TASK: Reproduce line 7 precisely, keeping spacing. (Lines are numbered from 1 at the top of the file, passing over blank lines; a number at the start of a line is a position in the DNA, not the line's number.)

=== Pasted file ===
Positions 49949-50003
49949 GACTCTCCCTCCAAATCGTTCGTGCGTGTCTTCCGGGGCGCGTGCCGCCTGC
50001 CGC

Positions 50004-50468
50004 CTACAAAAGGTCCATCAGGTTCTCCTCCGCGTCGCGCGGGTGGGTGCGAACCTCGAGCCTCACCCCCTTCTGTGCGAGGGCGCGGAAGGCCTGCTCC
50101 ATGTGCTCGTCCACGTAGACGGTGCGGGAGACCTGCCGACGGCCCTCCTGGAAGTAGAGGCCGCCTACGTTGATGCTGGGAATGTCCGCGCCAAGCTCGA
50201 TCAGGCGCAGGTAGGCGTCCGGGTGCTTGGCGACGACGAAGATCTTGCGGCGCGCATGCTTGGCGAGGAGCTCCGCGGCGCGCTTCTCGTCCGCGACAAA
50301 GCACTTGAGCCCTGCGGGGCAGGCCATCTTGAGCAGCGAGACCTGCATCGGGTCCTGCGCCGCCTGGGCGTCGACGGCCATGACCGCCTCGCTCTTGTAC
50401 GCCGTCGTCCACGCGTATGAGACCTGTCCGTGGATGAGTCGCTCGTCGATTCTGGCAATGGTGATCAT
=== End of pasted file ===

50201 TCAGGCGCAGGTAGGCGTCCGGGTGCTTGGCGACGACGAAGATCTTGCGGCGCGCATGCTTGGCGAGGAGCTCCGCGGCGCGCTTCTCGTCCGCGACAAA